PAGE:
All good things must come to an end.
The Cinderella run that had the Vikings win five straight games, despite losing Justin Jefferson until further notice, despite losing Kirk Cousins for the season, is over.
The Broncos take the mantle of the feel-good NFL story, as they extend their improbable win streak to four games.
Even though the Vikings still sit at the sixth spot in the playoff race, this loss hurts. With a win, you go into next week against Chicago with a bit more confidence. However, after losing this game in the fashion that they did, next week’s pre-bye week game holds even more weight.
As for this game, some players of this game saw their stocks rise despite the loss. However, plenty of players in this game saw their stocks fall.
Stock down: Josh Dobbs
Josh Dobbs had played at an exceptionally high level since donning the purple and gold, But he had to come back down to Earth eventually.
This is not to say that he didn’t make plays to keep Minnesota in position to win the game.
But he took away just as much as he gave to the offense on Sunday night. He went 20-of-32 for 221 yards and a great play to give Josh Oliver his second touchdown of the season. He also threw an interception that set up the Broncos deep in Minnesota territory.
He gave us a sensational touchdown on the ground. He also started the game with a back-breaking fumble on the opening possession.
It’s fine. He’s human. A sobering reminder that this is still a quarterback who played for three teams in the past five months was necessary.
Just really wish the reminder came at the end of a win.
Stock down: Alexander Mattison
Alexander Mattison ran hard for this Vikings team and ran well for most of the night. He had, by far, his best day running the football, going for 81 yards on 18 carries.
But his fumble near the end of the third quarter can’t happen. The Broncos were grasping at straws, figuring out how to stop the Vikings’ balanced attack.
Mattison gave them the answer on a silver platter.
Combine that mistake with another explosive performance from Ty Chandler, and a discussion about who the feature back is in this offense may need to commence.
Chandler does not have Mattison’s prowess in pass protection (that was clear on the interception). But, he has shown more ability running the football than Mattison has. Better patience, better explosion and more chances at explosive plays in the run game.
Chandler saw more meaningful snaps this game, and if he continues to execute like he has, it will be difficult to keep him off the field.
And to keep Mattison on it.
Stock up: Justin Jefferson
On the final drive, Dobbs looked to Hockenson twice on out-breaking routes to help move the offense into better situations.
That’s usually Jefferson.
In the moments when a play needs to be made, the third- and fourth and longs, someone has to step up and move the sticks for the offense.
That’s usually Jefferson.
So far, Dobbs has not had the luxury of having the easy button that is Jefferson, but that may not be the case for much longer.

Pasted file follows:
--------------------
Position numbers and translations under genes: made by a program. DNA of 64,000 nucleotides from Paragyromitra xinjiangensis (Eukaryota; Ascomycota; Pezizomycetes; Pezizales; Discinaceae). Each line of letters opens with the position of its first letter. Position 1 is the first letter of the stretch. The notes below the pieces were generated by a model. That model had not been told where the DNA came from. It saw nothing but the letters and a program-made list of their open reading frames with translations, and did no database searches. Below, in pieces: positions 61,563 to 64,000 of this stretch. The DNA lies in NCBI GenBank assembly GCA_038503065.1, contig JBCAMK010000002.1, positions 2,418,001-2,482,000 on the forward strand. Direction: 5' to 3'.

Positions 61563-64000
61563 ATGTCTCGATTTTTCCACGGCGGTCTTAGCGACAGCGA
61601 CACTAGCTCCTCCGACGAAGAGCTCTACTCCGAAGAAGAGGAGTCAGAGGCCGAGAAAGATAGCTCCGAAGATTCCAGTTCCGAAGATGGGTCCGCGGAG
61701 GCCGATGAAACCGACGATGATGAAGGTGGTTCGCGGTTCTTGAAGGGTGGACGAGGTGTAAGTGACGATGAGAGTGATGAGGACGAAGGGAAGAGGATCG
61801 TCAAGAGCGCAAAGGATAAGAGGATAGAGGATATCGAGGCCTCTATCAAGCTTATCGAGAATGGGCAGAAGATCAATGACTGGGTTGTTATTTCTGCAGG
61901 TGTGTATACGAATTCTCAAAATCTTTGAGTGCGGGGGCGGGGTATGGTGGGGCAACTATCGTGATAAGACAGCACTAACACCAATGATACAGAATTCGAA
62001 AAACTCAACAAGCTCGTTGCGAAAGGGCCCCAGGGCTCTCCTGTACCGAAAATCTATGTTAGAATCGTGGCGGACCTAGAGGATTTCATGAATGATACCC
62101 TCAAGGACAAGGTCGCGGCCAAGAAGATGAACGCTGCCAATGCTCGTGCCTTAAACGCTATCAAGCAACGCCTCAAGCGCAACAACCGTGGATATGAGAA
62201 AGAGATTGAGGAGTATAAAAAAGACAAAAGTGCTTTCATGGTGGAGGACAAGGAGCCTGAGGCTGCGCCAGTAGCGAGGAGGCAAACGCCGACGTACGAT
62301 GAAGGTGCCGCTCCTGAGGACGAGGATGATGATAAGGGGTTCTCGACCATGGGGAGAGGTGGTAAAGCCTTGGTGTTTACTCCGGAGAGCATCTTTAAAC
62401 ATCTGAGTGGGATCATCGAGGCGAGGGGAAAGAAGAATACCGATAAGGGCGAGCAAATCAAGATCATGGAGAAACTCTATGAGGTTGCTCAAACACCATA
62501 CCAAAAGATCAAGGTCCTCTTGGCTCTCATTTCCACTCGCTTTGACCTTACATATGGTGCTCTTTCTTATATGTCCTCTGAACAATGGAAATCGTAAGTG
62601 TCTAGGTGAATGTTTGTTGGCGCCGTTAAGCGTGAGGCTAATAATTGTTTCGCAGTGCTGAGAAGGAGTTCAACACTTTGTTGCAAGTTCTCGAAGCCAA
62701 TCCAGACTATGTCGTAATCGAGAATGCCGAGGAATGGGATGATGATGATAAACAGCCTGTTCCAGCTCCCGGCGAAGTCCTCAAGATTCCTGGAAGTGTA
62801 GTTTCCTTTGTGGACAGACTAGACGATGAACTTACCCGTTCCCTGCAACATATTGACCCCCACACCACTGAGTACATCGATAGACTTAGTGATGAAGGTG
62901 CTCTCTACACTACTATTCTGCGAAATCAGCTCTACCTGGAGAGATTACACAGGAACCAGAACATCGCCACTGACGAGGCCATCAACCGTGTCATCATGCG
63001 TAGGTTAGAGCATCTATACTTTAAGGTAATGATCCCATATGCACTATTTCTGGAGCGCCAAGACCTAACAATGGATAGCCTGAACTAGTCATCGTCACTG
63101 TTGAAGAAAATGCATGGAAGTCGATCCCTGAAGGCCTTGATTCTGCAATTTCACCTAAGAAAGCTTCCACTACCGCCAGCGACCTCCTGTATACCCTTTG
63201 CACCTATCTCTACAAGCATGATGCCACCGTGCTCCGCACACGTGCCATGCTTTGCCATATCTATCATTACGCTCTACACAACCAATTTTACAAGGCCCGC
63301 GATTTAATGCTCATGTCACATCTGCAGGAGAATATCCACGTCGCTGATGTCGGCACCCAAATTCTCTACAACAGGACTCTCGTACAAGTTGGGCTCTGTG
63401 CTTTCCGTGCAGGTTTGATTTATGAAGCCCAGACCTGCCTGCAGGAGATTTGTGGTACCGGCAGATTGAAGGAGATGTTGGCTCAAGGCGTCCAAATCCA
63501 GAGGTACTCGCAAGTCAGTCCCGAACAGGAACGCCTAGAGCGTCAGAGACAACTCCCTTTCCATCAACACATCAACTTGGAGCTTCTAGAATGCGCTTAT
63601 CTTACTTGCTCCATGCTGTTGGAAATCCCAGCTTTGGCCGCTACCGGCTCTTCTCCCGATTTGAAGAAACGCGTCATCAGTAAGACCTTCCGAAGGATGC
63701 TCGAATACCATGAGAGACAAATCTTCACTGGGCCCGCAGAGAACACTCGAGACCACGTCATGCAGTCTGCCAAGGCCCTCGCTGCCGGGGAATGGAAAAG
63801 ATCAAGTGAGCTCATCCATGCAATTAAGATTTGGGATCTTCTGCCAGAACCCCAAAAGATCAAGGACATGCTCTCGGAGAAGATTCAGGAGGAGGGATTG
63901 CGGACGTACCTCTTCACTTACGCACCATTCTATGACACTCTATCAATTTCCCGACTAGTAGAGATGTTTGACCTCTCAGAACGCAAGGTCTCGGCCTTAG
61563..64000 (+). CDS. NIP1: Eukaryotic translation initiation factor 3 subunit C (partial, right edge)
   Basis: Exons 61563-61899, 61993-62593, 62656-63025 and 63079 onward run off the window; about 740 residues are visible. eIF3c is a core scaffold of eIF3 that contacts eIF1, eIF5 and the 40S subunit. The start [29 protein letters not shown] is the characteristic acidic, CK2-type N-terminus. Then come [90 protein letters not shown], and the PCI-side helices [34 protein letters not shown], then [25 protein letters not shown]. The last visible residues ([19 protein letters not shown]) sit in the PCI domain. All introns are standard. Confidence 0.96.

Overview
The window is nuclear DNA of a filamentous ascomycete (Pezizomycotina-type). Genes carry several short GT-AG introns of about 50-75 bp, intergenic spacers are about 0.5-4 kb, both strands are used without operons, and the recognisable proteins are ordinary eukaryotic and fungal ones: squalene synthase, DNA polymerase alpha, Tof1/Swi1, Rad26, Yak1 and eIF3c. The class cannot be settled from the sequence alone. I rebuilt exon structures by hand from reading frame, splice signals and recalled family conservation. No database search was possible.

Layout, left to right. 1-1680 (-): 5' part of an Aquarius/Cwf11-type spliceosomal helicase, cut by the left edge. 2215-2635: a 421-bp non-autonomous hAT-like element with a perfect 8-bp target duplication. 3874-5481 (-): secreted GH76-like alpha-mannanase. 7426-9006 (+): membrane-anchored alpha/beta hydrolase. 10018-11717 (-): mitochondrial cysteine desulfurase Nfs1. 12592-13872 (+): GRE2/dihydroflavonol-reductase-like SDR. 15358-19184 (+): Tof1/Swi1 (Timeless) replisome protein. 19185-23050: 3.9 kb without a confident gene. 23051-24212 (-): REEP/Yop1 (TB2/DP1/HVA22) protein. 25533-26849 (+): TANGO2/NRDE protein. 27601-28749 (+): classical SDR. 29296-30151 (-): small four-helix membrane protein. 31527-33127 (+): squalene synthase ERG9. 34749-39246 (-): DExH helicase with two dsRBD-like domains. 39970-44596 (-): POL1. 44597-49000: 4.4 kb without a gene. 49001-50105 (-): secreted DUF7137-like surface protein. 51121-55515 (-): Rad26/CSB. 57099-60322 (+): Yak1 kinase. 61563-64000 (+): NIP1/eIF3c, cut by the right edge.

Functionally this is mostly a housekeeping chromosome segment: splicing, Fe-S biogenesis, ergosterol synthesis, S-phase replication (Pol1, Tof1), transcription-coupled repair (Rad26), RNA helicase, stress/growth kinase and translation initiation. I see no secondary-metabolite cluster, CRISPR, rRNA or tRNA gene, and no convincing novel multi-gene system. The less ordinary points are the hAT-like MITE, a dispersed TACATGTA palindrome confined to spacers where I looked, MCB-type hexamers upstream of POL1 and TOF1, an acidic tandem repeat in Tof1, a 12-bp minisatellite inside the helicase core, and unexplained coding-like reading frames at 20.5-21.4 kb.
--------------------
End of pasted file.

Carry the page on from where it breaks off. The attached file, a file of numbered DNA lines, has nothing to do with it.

Jefferson may try to make a push to come back as soon as next Monday against the Chicago Bears. And after not being able to get it done in an ugly game like this, it will be hard to tell the All-Pro not to suit up.
Stock up: Run defense
This one will be short and sweet.
The Broncos could not rely on their run game. Javonte Williams was their best rusher and could only muster 37 yards on 11 carries.
Denver abandoned the run early and put the ball in the hands of Wilson. But, that was due, in part, to the defense’s success against the run early in the game.
Stock down: Time Management
Kevin O’Connell and the Vikings offense were given one final chance to drive the ball into field goal range for kicker Greg Joseph to kick a game-clinching field goal.
They had a minute and three seconds to get the ball to roughly the 35-yard line, that’s sixty yards.
What happened next was a cacophony of sour notes that embodied Minnesota’s struggles.
The Vikings used up two of their timeouts and 22 precious seconds to convert one first down.
After three straight incompletions, including a third-down intentional grounding penalty, the Vikings faced an impossible fourth-and-25 that sailed over the head of K.J. Osborn.
It was terrible to watch, but it was a fitting end to an overall ugly day for the Minnesota offense.
Stock down: Turnovers
This was the first game in a while that had the same feel as the first three weeks of the season.
Minnesota lost the turnover battle a damning three-to-nothing. Teams that have three or more turnovers without a takeaway are 12-156-1 since 2018.
After a game without turnovers against New Orleans last week, the hope was that another game like this would not be an issue.
Yet, here we are.
Looking at yet another game where if the Vikings just held on to the football, they probably wind up winning the game going away.
Instead, there are only the loud whispers inside every Minnesota fan’s head of what could have been.
The Real Forno Show